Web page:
Parent Perspective: Reflections on the New Normal & Moments that Matter

I remember the exact moment I talked to my kids about the fact that The Children’s School’s campus was closing and we were about to begin remote learning. We were walking from campus to our parked car on Argonne and terms like social distancing were still new in our conversations. My sixth grader, Imani, looked a little unsure of what to say or think. “How am I going to do X or Y if we’re going to school at home?” “We’ll figure it out,” I assured her. My third grader, Jabari, jumped right in and declared: “Well, I think it’s gonna be great. I’m gonna go to school in my pajamas!” he said with a smile.

Fast forward to today and Jabari is the first to admit that adjusting to the “new normal” of shelter-in-place hasn’t been all smiles in our home. Speaking for myself, I’ve had plenty of moments of exhaustion, frustration, and stress. Some days have felt hard, some routines have been nonexistent, and sometimes our lives have seemed unrecognizable. But, as I sort through moments over the past several weeks – like that particular walk from campus to Argonne – I also find memories worth remembering and sharing. Not surprisingly, many of these moments include TCS and speak to the heart of what it means to be a part of our community, including:

  • Talking to Imani about “The Giver,” which is one of my favorite childhood books and she’s just finished reading it with her sixth grade book club. During one of our conversations, I listened in awe as she told me: “You know, you can’t really experience the happy parts of life if you’re afraid of the painful parts of life. It goes back to free will. That’s a theme of dystopian novels.” Shout out to sixth grade rockstar teachers Gabby and Suzanne!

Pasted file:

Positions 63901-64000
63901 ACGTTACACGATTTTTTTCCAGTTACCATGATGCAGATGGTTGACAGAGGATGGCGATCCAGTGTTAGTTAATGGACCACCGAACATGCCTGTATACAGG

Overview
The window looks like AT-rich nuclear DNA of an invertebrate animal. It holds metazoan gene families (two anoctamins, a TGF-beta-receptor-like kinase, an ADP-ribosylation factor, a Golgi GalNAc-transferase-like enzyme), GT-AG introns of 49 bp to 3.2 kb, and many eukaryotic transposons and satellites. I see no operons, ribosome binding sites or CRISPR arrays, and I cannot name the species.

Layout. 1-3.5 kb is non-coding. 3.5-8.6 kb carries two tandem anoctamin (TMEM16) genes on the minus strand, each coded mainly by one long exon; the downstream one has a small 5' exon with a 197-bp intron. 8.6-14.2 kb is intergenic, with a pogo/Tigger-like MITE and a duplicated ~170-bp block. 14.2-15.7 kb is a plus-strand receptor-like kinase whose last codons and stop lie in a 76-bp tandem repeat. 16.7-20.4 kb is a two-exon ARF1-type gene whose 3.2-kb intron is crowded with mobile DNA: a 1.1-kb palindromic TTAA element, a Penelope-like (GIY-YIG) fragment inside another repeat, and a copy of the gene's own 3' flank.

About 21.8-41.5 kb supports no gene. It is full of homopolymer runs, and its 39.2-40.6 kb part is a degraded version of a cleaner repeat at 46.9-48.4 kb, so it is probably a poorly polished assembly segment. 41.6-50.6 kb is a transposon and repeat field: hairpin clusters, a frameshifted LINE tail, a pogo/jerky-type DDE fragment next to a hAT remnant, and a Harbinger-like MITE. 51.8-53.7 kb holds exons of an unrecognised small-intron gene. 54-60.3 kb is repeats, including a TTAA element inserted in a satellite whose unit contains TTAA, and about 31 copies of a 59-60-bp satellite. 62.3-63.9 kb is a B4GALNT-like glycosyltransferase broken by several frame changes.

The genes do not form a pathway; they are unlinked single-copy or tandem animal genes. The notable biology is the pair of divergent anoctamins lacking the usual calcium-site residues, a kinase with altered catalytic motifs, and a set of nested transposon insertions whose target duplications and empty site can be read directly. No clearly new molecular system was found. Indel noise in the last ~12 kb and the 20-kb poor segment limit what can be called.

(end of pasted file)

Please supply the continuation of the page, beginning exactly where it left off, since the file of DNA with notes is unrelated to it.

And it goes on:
• A friend arranging a game of Apples to Apples over Facetime among multiple TCS families. We only played for ten minutes and there were smiles and laughs all around. What word best matches the word ‘Smooth’: Beach, Hummingbird, or Snow? If you’re wondering why this doesn’t make any sense at all, you haven’t played Apples to Apples… 
  • Celebrating Passover as a family. Even though it looked a little different this year, we’ve never had more people reach out to wish us a Happy Passover or Chag Sameach – including TCS teachers and friends who aren’t Jewish but remembered my family was celebrating. Diversity is our strength.
  • Tripping over cardboard cutouts on Imani’s carpet to discover she’s created a 3-D scaled model of her dresser as a math assignment by applying what she’s learned about ratios and proportions. Project-based learning is alive and well! 
  • TCS colleagues who know I don’t cook have reached out with every COVID-19 cooking hack they find. Haven’t heard of Garnish & Gather? Now you have – courtesy of Director of Annual Giving and Alumni Relations Christie Parke.
  • My husband, Eric, playing Fortnite with Jabari and his third grade friends – only he isn’t as skilled as they are, so they rally to protect him as they play. I still have no clue how to play this game.
  • Listening to Jabari brainstorm topics to write about as he practices third grade opinion writing. “Mom, can you help me think of reasons why students shouldn’t go to school on Saturdays?” Our conversation quickly erupts in laughter because it’s a constant stream of him telling me: “I already thought of that.” I’m wondering why the show wasn’t called “Are You Smarter Than a Third Grader?”
  • Texts, phone calls, emails, and more from every corner of TCS just to check-in, connect, commiserate, and remind us “we’re in this together” and “we’ve got this!” For the strength of the pack is the wolf and the strength of the wolf is the pack

As I write and share these moments, I know they don’t mitigate the very real challenges we’re all facing right now and will continue to face. But, these moments do remind me that even while campus is closed, my children are learning, they’re still feeling connected, and just as importantly, I’m still feeling connected. TCS is more than a physical campus, school, workplace, or community – for my family, it’s a critical part of our sense of home. These moments matter. My family will remember them and I’m grateful to the Wolf Pack for making them possible.

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